Constance's maid; new to service
Mary has been taken on by Lady Constance as a lady's maid, despite having no experience, due to Constance's cheapness. She is a bright, quiet girl, who stomachs the Countess's snobbery without comment. She quickly strikes up friendships at Gosford with the head housemaid, Elsie, and Raymond Stockbridge's valet, Robert Parks. Mary is at first over-awed by the presence of matinee idol Ivor Novello, and is shocked to learn Ivor is treated like a jester by Constance's family.
When Henry Denton asks how many of the Gosford servants and visiting servants had parents in service, Mary raises her hand, but offers no facts as to which of her parents, and what jobs they had. However, her mother has told her that Constance should call Mary "MacEachran" now that she's a lady's maid, but since Constance cannot pronounce it, she simply calls her "Mary" despite her rank.
Mary is the only one of the servants to know the whole truth of the circumstances of William McCordle's murder.
Parks keeps himself to himself, and takes great care in the performance of his duties. He appears to have little or no relationship with Lady Stockbridge's maid Renee, and when not working, he is shown in his room or in the servants' hall, reading. He strikes up a friendship with Mary, as neither of them have been to Gosford Park before. Parks teases her, and is attracted to her—advances she tentitively returns.
Parks volunteers to valet for Ivor Novello after Henry Denton's charade is revealed, and is not starstuck in the slightest. When he inadvertently reveals more than he should to Ivor, Novello's interest is piqued, but Parks appears unperturbed.
Parks has been a valet for seven years. Before that, he worked as a footman. Parks has only been working for Lord Stockbridge as a valet for a brief time. He tells Henry Denton previously, he worked for the Earl of Flintshire. Mary makes the assumption that he took the position with Stockbridge solely to get close to McCordle, and Parks neither confirms nor denies it.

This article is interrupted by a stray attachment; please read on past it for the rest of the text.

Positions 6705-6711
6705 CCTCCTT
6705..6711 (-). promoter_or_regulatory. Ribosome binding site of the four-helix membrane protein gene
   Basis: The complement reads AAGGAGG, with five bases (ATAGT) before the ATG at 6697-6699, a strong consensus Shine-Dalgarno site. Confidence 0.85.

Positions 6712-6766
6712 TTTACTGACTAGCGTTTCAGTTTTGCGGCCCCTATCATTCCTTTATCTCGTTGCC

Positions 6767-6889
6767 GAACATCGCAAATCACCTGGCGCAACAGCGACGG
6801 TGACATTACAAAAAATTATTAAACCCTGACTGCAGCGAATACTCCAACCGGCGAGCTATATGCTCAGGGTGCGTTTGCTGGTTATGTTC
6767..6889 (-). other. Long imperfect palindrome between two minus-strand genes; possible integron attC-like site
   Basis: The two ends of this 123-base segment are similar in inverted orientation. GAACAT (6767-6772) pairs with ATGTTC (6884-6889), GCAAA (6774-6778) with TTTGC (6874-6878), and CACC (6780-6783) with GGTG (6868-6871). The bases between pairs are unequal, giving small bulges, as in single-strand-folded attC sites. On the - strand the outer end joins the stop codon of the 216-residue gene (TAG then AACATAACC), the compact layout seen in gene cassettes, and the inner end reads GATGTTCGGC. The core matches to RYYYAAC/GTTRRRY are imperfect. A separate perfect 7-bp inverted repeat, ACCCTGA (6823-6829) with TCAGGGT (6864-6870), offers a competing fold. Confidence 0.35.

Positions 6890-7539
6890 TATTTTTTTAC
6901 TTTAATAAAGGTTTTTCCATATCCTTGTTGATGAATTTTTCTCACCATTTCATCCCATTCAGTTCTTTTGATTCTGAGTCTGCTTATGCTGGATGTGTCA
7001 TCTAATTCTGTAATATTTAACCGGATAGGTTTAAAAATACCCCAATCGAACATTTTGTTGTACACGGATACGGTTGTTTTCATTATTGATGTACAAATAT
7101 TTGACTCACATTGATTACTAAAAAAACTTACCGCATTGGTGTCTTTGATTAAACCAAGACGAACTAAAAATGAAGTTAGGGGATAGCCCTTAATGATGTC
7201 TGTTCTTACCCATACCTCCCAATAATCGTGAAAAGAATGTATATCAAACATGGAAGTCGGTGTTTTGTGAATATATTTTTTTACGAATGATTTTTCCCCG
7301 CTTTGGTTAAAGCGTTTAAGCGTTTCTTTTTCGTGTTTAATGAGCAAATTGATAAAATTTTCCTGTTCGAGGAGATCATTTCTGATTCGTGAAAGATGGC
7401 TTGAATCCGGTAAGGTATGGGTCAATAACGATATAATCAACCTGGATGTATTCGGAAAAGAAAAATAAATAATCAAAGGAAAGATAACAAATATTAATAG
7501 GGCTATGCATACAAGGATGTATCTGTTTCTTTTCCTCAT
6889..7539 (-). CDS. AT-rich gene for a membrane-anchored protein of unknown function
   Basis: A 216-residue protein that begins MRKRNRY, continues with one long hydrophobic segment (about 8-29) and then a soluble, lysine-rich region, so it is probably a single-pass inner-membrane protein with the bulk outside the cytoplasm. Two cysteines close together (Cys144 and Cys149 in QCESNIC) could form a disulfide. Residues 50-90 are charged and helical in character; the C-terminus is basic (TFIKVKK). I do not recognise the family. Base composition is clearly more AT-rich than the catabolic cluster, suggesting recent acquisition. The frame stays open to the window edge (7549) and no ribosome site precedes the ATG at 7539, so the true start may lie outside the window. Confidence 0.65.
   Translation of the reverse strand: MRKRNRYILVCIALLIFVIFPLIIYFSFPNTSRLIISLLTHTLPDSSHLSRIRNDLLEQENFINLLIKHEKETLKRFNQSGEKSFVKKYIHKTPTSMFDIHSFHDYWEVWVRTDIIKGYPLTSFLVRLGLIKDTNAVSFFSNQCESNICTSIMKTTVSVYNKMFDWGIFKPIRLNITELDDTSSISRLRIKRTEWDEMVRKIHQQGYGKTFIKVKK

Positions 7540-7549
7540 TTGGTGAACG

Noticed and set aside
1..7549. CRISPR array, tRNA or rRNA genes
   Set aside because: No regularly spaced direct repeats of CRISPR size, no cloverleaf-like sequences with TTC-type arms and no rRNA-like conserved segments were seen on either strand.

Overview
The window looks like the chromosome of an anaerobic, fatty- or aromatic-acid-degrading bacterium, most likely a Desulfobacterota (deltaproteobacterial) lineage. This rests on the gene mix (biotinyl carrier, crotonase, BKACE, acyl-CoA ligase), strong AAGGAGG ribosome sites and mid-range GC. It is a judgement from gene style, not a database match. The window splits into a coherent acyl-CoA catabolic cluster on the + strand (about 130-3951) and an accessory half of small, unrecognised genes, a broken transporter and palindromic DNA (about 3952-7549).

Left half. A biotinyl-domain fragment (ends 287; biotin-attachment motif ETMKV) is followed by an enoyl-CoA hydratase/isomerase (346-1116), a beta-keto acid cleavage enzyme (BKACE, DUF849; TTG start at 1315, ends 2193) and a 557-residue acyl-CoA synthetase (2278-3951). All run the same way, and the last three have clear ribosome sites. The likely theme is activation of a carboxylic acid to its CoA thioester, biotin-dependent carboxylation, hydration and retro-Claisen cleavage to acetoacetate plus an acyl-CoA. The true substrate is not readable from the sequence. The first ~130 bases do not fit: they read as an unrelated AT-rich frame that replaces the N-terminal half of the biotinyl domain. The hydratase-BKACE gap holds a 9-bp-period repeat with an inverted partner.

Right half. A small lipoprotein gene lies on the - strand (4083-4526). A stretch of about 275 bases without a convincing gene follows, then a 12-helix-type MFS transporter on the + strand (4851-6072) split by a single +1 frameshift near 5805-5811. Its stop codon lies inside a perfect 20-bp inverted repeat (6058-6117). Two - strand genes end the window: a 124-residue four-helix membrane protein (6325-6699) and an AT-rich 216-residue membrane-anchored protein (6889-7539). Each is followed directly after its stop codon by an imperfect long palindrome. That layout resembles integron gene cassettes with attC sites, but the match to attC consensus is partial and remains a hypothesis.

Parks was raised in an orphanage in Isleworth. Before leaving, he broken into the warden's office and found his birth certificate, and a photograph of a woman he presumes is his deceased mother. On his admission form, it stated he was two days old and delivered there by William McCordle. He was told his mother died just after he was born.
Parks does not know the full truth of his parentage.
Morris Weissman's valet
Henry Denton is an actor from Los Angeles, masquerading as a Scottish valet in order to do research hopefully leading to a part in Morris' new Charlie Chan picture. The other servants immediately find him suspect. Mary recognises his accent as phony, and Parks resents Henry's attempts to be mates, but treats henry as little more than a child and an annoyance. Parks interrupts Henry's attempt rape of Mary Maceachran, and remains cool towards Henry until his deception is revealed in the wake of Sir William's murder.
Henry has a sexual relationship with Morris Weissman, however neither are under any illusion that there is any affection between them. They are simply using one another, and take pleasure in small humiliations. Henry accepts Sylvia's attentions, but is confused and angry when she rejects him after he confesses to being an actor and not a servant. Likewise, he attempts to charm Elsie, but she is having none of him.
Renee is a quiet, plain woman who parrots her mistress' snobbery without thinking, looking down on Mabel Nesbitt for not having her own maid. Renee engages in gossip about their employers with the rest of the house servants and visiting servants in the ironing and sewing room, but falls quiet when Mrs Wilson appears. At dinner belowstairs, she takes a seat next to Mr Jennings at what she believes to be her rightful place, due to her ladyship's position. However Jennings reminds her that, as the maid of a baroness, she is outranked by the countesses' lady's maid, Mary. Her pride stung, she moves down the table. She is a fan of Ivor Novello's films, having seen The Lodger in the cinema, and joins the rest of the staff in eavesdropping outside the drawing room while Ivor plays the piano and sings.
Barnes is openly scornful of Commander Meredith. He takes any opportunity to mock him and tell anyone who is listening how much he despises him. However, when he is questioned by the police, he is very worried what he tells them may get back to the Merediths. Both his parents were factory hands, and Barnes believes they were better off. He believes that in another twenty years, servants like him will have vanished like the dodo.
She gossips with Renee about Mabel Nesbitt, repeating her employer's believe that a woman who travels with no maid has lost her self-respect and has "given in". She is also scornful of Countess of Trentham, referring to her as "Old Mother Trentham" and references her angling for an increased allowence from WIlliam as "getting her begging bowl out".
Sarah flirts with Constable Dexter.
Merriman prompts Mary on how to handle Lady Constance several times on the morning they drove to Gosford with good-natured gruffness. Mrs Wilson puts him in the stable block, with the grooms. That night it's cold and Mary brings him a hot cup of tea as he's working on the car's engine out behind the kitchen.
Links of Interest